“How the Penny Press Brought Great Journalism to Populist America,” by me, at The Daily Beast.
The “Join, or Die” snake is one of America’s most recognizable, beloved and replicated icons. Emblazoned on flags and t-shirts, pillow cases and iPhone cases, and even on tv show title cards and in comic books, the image is upheld today as a both specifically as an emblem of American independence, and generally as bid for unity against a common oppression. But the world’s most adored reptile didn’t start this way.
Created by Benjamin Franklin in 1754, the “Join, or Die” snake originally signified loyalty to the English empire. It wasn’t a call to action, but an order to fall into line. It was only later that “Join, or Die” evolved into a revolutionary rallying cry — and when it did, it became America’s first meme, too.
Today marks the 277th anniversary of Boston-based publisher Andrew Bradford releasing American Magazine; or Monthly View of the Political State of the British Colonies.
Meanwhile, three days from now, February 16, marks the same amount of time since Bradford’s protégé and later rival, Benjamin Franklin, published his The General Magazine, and Historical Chronicle for all the British Plantations in America.
Neither publication lasted very long: American Magazine shuttered after three months and Franklin’s in six. Media in America, and in general, has always been a tough gig – and that’s putting it nicely.
On November 14, 1959, two months before announcing his presidential campaign, John Kennedy published a TV Guide article evaluating television’s influence on American politics. His assessment? It’s complicated.
Clearly the then-new media was already instrumental in engaging and informing the public and would continue to be for generations, but the future president also worried about PR hacks creating fraudulent charlatans, feared media manipulation, and fretted about how prohibitive advertising costs would keep good politicians down.
From the conclusion of his piece, “A Force That Has Changed The Political Scene:”
…Political success on television is not, unfortunately, limited only to those who deserve it. It is a medium which lends itself to manipulation, exploitation and gimmicks. It can be abused by demagogs [sic], by appeals to emotion and prejudice and ignorance.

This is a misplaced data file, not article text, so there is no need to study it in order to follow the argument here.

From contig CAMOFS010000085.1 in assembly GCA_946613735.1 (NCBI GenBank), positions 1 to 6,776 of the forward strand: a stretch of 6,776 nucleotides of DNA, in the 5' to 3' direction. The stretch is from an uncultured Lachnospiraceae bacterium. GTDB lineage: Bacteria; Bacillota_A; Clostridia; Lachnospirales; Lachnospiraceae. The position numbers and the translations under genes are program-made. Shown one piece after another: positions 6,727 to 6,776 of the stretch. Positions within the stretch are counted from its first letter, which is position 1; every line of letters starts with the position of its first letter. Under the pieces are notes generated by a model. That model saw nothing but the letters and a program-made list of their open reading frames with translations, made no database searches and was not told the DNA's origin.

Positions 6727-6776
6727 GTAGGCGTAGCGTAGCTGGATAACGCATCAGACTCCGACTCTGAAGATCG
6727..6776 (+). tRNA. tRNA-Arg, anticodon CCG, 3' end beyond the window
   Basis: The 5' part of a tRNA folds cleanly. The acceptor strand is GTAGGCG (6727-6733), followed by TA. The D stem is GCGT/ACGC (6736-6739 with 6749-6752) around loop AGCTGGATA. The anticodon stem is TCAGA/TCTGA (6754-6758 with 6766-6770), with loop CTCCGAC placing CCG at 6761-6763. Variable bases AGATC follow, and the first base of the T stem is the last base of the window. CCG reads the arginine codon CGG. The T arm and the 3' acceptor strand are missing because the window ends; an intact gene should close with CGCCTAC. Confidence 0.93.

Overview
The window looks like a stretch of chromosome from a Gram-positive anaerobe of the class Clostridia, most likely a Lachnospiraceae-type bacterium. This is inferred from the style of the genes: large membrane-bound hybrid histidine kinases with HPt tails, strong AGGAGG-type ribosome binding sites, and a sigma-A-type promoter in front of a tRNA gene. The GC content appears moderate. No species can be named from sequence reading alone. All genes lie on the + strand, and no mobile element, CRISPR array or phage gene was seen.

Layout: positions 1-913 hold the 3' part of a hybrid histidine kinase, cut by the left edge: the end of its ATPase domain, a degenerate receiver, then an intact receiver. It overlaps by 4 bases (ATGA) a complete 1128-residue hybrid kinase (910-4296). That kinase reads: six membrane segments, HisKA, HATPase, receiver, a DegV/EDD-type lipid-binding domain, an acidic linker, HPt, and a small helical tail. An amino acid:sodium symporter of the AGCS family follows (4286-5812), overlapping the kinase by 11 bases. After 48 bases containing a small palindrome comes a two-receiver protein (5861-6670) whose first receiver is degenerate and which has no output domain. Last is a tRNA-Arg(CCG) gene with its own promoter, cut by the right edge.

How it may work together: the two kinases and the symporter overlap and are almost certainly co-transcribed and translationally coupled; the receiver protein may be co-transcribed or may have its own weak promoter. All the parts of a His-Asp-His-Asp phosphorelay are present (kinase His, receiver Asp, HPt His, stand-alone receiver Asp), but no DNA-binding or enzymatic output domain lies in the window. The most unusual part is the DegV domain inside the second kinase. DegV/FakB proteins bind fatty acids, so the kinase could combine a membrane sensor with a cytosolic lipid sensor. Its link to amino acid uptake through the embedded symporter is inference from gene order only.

Political campaigns can be actually taken over by the “public relations” experts, who tell the candidate not only how to use TV but what to say, what to stand for and what “kind of person” to be. Political shows, like quiz shows, can be fixed-and sometimes are.
The other great problem TV presents for politics is the item of financial cost. It is no small item…. If all candidates and parties are to have equal access to this essential and decisive campaign medium, without becoming deeply obligated to the big financial contributors from the worlds of business, labor or other major lobbies, then the time has come when a solution must be found to this problem of TV costs.
…The basic point is this: Whether TV improves or worsens our political system, whether it serves the purpose of political education or deception, whether it gives us better or poorer candidates, more intelligent or more prejudiced campaigns-the answers to all this are up to you, the viewing public.
It is in your power to perceive deception, to shut off gimmickry, to reward honesty, to demand legislation where needed. Without your approval, no TV show is worthwhile and no politician can exist.
Kennedy was of course right about it all, as he was when he noted that television would breed a new generation of polished and youthful candidates. The only thing Kennedy got wrong in his essay? This: “Today a vast viewing public is able to detect [political] deception…” He always was an optimistic one…